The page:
Rivaroxaban Better for Clots in Cancer Patients

June 1, 2018

Oral rivaroxaban may be preferable to injections of low-molecular-weight heparins for patients being treated for cancer.

The oral blood thinner rivaroxaban (Xarelto, Janssen) could be a good alternative for treating venous thromboembolism (VTE) in cancer patients, according to new research.

Cancer patients have an increased risk of developing blood clots, with roughly one in five experiencing VTE-either as a deep vein thrombosis (DVT) or a pulmonary embolism (PE). Current international guidelines recommend cancer patients be given injections of a low-molecular-weight heparin (LMWH) to treat and prevent recurrence of VTE.

However, new data, published in the Journal of Clinical Oncology, found that prescribing rivaroxaban significantly reduced VTE recurrence among patients with cancer and VTE.

“Clinicians were already adopting the oral drug into practice for non-cancer patients and now they have data from this study to indicate that this form of treatment is an alternative option for many cancer patients who have a clot,” says Annie Young, SRH, PhD, professor of nursing at the University of Warwick Medical School in Coventry, United Kingdom, in a statement.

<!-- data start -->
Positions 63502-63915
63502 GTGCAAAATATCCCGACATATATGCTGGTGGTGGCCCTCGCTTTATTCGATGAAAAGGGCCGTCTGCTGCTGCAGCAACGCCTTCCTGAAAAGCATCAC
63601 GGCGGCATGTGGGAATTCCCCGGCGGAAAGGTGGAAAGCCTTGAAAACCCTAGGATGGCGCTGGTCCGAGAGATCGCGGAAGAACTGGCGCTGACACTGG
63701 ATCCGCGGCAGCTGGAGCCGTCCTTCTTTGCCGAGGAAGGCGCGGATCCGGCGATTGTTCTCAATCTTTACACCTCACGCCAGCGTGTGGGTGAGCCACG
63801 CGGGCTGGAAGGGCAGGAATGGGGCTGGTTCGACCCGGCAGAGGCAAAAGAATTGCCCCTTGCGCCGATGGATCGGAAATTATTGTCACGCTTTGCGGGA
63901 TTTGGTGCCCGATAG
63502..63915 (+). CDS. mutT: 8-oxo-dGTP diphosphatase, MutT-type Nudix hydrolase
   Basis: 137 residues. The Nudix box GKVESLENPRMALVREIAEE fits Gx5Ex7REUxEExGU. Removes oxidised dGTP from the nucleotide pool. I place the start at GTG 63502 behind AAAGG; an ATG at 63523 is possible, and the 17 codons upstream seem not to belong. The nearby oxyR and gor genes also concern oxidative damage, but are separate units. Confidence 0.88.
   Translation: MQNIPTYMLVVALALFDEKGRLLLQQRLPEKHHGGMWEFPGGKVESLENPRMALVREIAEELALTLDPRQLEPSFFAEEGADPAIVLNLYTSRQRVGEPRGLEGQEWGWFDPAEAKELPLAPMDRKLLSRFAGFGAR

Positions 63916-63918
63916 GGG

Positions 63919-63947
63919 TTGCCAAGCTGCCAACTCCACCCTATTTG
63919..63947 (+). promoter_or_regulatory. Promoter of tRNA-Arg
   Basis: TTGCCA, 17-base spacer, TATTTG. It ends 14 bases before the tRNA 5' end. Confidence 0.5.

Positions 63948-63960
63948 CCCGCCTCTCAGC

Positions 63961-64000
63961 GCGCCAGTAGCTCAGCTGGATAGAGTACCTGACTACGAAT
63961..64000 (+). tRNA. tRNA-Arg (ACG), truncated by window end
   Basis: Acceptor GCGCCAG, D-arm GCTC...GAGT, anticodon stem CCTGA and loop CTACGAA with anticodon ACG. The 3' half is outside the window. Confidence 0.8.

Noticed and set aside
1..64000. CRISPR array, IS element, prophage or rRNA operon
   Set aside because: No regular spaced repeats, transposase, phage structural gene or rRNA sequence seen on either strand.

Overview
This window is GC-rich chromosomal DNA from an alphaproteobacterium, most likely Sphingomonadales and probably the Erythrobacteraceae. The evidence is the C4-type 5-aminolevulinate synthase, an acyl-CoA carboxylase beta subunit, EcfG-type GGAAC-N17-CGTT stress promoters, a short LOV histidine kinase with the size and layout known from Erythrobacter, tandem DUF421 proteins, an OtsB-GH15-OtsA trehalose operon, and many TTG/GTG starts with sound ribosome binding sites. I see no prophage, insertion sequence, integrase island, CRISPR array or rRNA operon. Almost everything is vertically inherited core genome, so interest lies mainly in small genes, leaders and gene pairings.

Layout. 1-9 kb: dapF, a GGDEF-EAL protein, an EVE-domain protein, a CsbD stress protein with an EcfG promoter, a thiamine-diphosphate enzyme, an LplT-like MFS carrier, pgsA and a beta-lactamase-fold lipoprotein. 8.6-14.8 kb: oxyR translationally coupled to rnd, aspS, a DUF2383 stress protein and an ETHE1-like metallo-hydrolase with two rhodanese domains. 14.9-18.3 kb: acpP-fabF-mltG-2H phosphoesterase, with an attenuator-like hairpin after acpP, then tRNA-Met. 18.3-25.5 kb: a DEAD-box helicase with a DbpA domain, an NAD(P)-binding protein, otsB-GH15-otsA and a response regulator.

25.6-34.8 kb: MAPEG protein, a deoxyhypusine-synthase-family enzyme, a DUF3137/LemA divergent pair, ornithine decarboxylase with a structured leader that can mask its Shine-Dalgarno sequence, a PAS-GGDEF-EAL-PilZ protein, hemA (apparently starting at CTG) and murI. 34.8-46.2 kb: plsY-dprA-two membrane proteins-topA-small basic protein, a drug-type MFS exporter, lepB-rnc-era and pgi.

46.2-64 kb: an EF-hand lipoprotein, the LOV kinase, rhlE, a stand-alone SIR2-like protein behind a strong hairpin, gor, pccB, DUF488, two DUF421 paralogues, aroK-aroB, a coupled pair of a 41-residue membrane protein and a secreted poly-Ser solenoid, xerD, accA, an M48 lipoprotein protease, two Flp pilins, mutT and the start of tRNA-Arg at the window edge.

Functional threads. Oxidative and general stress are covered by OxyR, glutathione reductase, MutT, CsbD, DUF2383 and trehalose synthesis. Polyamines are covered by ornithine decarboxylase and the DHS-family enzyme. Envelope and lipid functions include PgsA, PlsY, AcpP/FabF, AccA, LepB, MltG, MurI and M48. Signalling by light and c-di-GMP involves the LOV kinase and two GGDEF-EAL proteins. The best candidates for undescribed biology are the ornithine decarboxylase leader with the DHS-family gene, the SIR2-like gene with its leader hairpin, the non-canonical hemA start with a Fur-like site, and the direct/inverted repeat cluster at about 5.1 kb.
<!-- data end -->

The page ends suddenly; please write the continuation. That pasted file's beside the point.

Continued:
The multicenter randomized open-label pilot trial in the United Kingdom included 406 patients with active cancer who had symptomatic pulmonary embolism (PE), incidental PE, or symptomatic lower-extremity proximal deep vein thrombosis (DVT). Half the patients were given the LMWH dalteparin (Fragmin, Pfizer) 200 IU/kg subcutaneously daily for the first month, and then 150 IU/kg daily for months 2 through 6. The other half were given rivaroxaban 15 mg twice daily by mouth for 3 weeks, and then 20 mg once daily for a total of 6 months).

After six months of treatment, the VTE recurrence rate was 4% among those taking rivaroxaban and 11% in those receiving dalteparin.

The results for secondary outcomes were mixed. In patients receiving rivaroxaban, there were around the same percentage of major bleeding events (6%) as those receiving dalteparin (4%). However, there was a significant increase in clinically relevant nonmajor bleeds (13%) in the rivaroxaban group, compared to the group taking dalteparin (4%).

The reason for increased bleeding is not unknown, but it may be because rivaroxaban is more potent, Young writes. “Rivaroxaban reduced the rate of recurrent VTE compared with LMWH, but at the cost of more bleeding. Oral administration [with rivaroxaban] is more convenient than daily subcutaneous injections,” she notes and adds that rivaroxaban should be used with particular caution in patients with esophageal cancer.

A patient’s preference for a specific anticoagulant should be based on a careful discussion between patient and physician about the benefits and risks of treatment alternatives, Young says. “We now need to be sitting down with each one of our cancer patients with VTE, discussing their preference alongside looking at all their clinical details - including whether the cancer lesion is still there, what other medications are being taken and what other conditions the patient has, so that we can choose the optimal VTE treatment for each patient.”